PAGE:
But there is something to be said for sticking it out.  Facing adversity and staring it down. Adversity comes in two varieties.  First, there's the kind over which you have no control--the death of family members, natural disasters, health crises.  Then there's the kind over which you have a little power--bad jobs, relationships, habits.  

Today, there was little adversity in my life.  I went to church this morning, and then I was on my couch most of the day, doing computer work and binging the series Normal People on Hulu.  (It's based on the novel of the same title by Sally Rooney, and it is one of my favorite books of the last few years.)  Sure, I got a little tired of staring at my laptop for hours, but that really isn't adversity.  More like a necessary evil in my life.

After five or so hours, I was hungry and tired.  So I made dinner for my son and myself.  Pizza for him.  Leftover chicken for me.  In the evening, I led a poetry workshop on odes.  Lots of my poet friends showed up, and it was a lovely time of laughter and love.

If none of this sounds very exciting, you are right.  It was a quiet day without any drama.  And I enjoyed every second of it.  Adversity isn't all it's cracked up to be.  Yes, there's the old saying that pressure creates diamonds.  That may be true.  But pressure can also shatter windows and cause your car tire to blowout.

I don't get many days like this.  My life is usually a series of panic attacks interspersed with poetry and music.  Don't get me wrong.  I like being in the thick of things with creative people, planning out ways to bring more beauty and joy into the world.  However, days of deep breath are very healing and restorative for my restless mind and spirit.

Don't worry.  Tomorrow, I will be back to my neurotic rants.

But tonight, Saint Marty is all about getting in touch with his inner nap.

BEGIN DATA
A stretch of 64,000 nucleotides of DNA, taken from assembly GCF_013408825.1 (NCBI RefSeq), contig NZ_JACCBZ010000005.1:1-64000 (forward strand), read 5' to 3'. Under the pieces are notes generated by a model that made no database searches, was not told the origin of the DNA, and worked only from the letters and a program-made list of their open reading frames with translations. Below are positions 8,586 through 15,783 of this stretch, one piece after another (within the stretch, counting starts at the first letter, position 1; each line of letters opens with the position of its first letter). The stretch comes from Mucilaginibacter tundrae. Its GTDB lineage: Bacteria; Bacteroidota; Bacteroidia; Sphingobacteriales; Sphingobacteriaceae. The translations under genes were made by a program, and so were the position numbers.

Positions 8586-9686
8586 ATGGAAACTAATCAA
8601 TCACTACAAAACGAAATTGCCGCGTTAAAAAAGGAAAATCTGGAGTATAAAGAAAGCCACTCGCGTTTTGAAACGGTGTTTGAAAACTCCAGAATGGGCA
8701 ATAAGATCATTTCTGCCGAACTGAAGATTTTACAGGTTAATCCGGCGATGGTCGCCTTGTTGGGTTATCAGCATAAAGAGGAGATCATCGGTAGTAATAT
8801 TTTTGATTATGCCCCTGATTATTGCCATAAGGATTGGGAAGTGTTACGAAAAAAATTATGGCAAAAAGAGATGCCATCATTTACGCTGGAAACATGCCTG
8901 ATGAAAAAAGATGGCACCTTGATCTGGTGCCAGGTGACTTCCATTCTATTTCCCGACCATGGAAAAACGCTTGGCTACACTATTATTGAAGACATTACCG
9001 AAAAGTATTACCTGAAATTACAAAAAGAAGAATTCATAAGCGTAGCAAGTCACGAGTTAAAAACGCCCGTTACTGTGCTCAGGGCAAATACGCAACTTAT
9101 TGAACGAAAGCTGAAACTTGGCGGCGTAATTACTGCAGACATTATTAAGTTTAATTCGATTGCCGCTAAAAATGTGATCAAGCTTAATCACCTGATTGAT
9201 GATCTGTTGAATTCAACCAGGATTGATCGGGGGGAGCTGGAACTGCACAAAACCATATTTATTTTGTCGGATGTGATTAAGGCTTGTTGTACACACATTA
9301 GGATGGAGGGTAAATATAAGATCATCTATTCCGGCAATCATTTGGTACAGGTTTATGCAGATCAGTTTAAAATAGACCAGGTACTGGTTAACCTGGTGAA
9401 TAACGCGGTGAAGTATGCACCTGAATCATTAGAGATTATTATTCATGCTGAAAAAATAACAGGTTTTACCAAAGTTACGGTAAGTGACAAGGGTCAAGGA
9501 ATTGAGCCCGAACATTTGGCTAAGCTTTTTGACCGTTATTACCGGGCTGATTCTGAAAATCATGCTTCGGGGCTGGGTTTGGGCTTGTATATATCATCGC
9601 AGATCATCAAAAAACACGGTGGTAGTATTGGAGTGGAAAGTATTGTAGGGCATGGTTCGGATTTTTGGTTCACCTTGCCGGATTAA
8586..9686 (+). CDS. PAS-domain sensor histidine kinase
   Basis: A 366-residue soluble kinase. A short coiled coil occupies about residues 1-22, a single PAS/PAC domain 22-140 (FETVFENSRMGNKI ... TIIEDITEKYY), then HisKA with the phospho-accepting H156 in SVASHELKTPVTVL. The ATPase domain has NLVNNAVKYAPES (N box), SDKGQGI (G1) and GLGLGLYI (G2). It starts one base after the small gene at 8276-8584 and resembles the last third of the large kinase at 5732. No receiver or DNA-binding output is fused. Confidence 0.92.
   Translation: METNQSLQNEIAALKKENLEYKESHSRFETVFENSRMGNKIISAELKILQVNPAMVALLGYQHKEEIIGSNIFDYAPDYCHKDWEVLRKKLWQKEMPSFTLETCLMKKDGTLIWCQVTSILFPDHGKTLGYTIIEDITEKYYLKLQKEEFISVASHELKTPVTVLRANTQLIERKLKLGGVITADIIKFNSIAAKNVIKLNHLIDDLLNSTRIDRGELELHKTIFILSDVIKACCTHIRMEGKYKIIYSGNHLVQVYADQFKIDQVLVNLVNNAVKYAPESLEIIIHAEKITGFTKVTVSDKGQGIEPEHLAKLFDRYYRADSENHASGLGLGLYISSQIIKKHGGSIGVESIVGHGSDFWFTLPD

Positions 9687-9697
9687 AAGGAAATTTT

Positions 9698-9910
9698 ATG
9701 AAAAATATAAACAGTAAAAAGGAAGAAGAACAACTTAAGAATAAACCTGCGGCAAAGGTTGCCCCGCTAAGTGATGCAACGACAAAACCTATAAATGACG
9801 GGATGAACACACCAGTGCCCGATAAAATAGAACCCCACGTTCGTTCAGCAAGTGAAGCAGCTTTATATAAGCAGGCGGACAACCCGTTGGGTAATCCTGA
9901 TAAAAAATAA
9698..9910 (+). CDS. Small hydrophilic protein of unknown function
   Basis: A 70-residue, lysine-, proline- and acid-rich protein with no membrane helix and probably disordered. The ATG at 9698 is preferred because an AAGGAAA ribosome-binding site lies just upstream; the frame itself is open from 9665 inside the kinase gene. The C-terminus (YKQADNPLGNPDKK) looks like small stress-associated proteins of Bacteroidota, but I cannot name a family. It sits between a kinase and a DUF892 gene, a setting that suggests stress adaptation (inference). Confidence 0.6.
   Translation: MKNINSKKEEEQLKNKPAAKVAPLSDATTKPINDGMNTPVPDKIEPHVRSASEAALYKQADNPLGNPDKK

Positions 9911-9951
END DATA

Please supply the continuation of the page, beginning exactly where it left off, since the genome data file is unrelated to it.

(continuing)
Saturday, February 19, 2022

February 19: Keep Strong, "Dead Poets Society," Sobbing Mess

Santiago regains his mojo . . . 

I wish I could feed the fish, he thought. He is my brother. But I must kill him and keep strong to do it. Slowly and conscientiously he ate all of the wedge-shaped strips of fish.

He straightened up, wiping his hand on his trousers.

"Now," he said. "You can let the cord go, hand, and I will handle him with the right arm alone until you stop that nonsense." He put his left foot on the heavy line that the left hand had held and lay back against the pull against his back.

"God help me to have the cramp go," he said. "Because I do not know what the fish is going to do."

Santiago has a hand that's cramping and an unpredictable fish on his line.  He has no idea what the day has in store for him.  Or if he's going to be able to outlast his brother of the sea.

My son is 13 years old.  Loves writing and poetry.  Has dreams of Pulitzer Prizes and the Nobel Prize.  He also wants to be a primatologist.  I don't think these goals are mutually exclusive.  He could be the first Nobel Prize-winning primatologist poet.  The Jane Goodall of verse.